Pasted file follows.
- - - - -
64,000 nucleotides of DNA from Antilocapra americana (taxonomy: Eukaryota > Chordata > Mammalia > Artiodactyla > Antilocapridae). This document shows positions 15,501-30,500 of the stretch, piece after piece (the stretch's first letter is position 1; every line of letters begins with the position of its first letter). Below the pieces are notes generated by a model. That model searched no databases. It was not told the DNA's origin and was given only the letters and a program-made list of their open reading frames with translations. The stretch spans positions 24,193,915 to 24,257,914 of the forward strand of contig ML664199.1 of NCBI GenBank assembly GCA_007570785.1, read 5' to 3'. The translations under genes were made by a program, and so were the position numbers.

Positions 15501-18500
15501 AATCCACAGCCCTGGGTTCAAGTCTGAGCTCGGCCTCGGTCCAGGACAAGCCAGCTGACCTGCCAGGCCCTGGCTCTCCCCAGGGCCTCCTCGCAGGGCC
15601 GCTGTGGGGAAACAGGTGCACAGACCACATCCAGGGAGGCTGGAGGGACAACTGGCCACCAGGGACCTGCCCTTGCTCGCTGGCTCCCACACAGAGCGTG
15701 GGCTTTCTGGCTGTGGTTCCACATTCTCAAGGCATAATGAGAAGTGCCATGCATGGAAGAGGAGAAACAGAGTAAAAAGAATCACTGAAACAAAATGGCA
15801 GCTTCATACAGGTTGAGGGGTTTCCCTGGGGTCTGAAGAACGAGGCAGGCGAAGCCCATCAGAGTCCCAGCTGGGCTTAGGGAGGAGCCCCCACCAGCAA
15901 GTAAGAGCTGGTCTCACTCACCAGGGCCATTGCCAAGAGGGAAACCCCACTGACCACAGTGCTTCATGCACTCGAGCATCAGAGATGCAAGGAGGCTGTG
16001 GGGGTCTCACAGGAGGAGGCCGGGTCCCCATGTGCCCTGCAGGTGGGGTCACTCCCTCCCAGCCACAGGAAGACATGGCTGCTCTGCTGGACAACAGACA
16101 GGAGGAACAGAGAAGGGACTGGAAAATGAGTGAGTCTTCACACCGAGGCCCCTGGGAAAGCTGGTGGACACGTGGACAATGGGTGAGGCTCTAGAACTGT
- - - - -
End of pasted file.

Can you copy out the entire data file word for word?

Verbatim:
64,000 nucleotides of DNA from Antilocapra americana (taxonomy: Eukaryota > Chordata > Mammalia > Artiodactyla > Antilocapridae). This document shows positions 15,501-30,500 of the stretch, piece after piece (the stretch's first letter is position 1; every line of letters begins with the position of its first letter). Below the pieces are notes generated by a model. That model searched no databases. It was not told the DNA's origin and was given only the letters and a program-made list of their open reading frames with translations. The stretch spans positions 24,193,915 to 24,257,914 of the forward strand of contig ML664199.1 of NCBI GenBank assembly GCA_007570785.1, read 5' to 3'. The translations under genes were made by a program, and so were the position numbers.

Positions 15501-18500
15501 AATCCACAGCCCTGGGTTCAAGTCTGAGCTCGGCCTCGGTCCAGGACAAGCCAGCTGACCTGCCAGGCCCTGGCTCTCCCCAGGGCCTCCTCGCAGGGCC
15601 GCTGTGGGGAAACAGGTGCACAGACCACATCCAGGGAGGCTGGAGGGACAACTGGCCACCAGGGACCTGCCCTTGCTCGCTGGCTCCCACACAGAGCGTG
15701 GGCTTTCTGGCTGTGGTTCCACATTCTCAAGGCATAATGAGAAGTGCCATGCATGGAAGAGGAGAAACAGAGTAAAAAGAATCACTGAAACAAAATGGCA
15801 GCTTCATACAGGTTGAGGGGTTTCCCTGGGGTCTGAAGAACGAGGCAGGCGAAGCCCATCAGAGTCCCAGCTGGGCTTAGGGAGGAGCCCCCACCAGCAA
15901 GTAAGAGCTGGTCTCACTCACCAGGGCCATTGCCAAGAGGGAAACCCCACTGACCACAGTGCTTCATGCACTCGAGCATCAGAGATGCAAGGAGGCTGTG
16001 GGGGTCTCACAGGAGGAGGCCGGGTCCCCATGTGCCCTGCAGGTGGGGTCACTCCCTCCCAGCCACAGGAAGACATGGCTGCTCTGCTGGACAACAGACA
16101 GGAGGAACAGAGAAGGGACTGGAAAATGAGTGAGTCTTCACACCGAGGCCCCTGGGAAAGCTGGTGGACACGTGGACAATGGGTGAGGCTCTAGAACTGT